YouTube recently axed the little-used video response feature, but it is about to make text responses much more desirable. YouTube has released a blog post detailing its plan to improve its much-maligned comments section, stating that “comments will soon become conversations that matter to you.”
The fix is simple: YouTube will integrate its comment section with Google+. Through this one change, three new exciting developments will better the user experience:
YouTube Will Highlight Comments That Are Relevant To You
Truthfully, there are a lot of smart commenters on YouTube, and the top comments on whatever viral video is in vogue are often quite funny, clever, and/or insightful. Unfortunately, these comments are regular buried under a host of inferior, narcissistic responses, and the top comments change so frequently that it’s often track down a personal favorite if you so much as refresh the page.
The new system will change that, as relevant comments will automatically be sorted to the top. These top comments will include those from the uploader, those from people in your Google+ circles, and those that the YouTube community has deemed worth recognizing. After years of anarchy, YouTube comments are able to become an able democracy.
Comments Will Be Organized Into Conversations
Of course, even worthwhile conversations often evolve into conversations you personally care nothing about, and even if you do, it is often hard to construct the path between a series of replies. It is so hard to recognize conversations in YouTube comments that the joke “Day 4, low on water, still searching for [insert hard-to-find user here]’s comment” has become one of the YouTube commentariat’s many signature punchlines.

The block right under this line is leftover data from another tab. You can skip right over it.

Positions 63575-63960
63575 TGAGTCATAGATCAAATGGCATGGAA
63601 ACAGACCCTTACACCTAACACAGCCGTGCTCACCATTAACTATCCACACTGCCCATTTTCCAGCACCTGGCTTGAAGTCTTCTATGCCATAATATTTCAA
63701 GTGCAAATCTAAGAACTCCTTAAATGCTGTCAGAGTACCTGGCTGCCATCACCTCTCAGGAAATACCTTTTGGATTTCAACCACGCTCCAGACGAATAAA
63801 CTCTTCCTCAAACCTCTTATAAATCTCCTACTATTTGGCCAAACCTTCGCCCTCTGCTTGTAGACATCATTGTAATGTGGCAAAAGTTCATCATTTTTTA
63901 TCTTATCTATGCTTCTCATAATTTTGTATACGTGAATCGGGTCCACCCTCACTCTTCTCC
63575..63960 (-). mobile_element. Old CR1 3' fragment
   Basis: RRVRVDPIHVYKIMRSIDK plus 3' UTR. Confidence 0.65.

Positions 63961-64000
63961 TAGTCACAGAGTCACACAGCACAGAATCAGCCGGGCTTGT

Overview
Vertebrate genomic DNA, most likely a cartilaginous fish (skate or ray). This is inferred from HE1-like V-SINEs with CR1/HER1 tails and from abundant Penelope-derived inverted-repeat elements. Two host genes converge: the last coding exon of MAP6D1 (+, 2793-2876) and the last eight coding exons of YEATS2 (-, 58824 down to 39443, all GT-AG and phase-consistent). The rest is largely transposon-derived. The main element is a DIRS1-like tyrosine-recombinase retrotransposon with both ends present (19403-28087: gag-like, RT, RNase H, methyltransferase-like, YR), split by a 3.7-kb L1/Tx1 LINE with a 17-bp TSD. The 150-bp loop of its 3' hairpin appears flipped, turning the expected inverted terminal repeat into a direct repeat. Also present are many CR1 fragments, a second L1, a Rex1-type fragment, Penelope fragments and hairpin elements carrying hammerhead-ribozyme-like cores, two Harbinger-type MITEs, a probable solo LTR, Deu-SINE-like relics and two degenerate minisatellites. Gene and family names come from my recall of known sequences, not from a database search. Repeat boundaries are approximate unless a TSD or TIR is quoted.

In the new comment section, replies will be threaded (as they are on most other sites). This will allow users to easily join the conversations that are relevant to their interests while entirely ignoring the ones filled with racial slurs and other such hateful remarks.
You Now Have An Actual Reason To Use Google+
Yes, Google+ already has plenty of users, but the new feature gives it a function unavailable on Facebook. The more you integrate your Google+ profile with YouTube, the more enjoyable your commenting experience will be. Not only will more people use Google+, but people will begin to prioritize it for reasons other than pure contrarianism.
The kicker is that YouTube users will still be able to separate their YouTube accounts from their Google+ profiles if they so desire. YouTube product manager Nundu Janakiram, who helped design the new system, put it simply: “You are still allowed to use pseudonyms, [whether you’re] a Syrian dissident or SoulPancake.”
The new comments section is one of YouTube’s most exciting changes in recent memory. With any sort of luck, YouTube users will never again have to see another comment making ill-fitting reference to Adolf Hitler.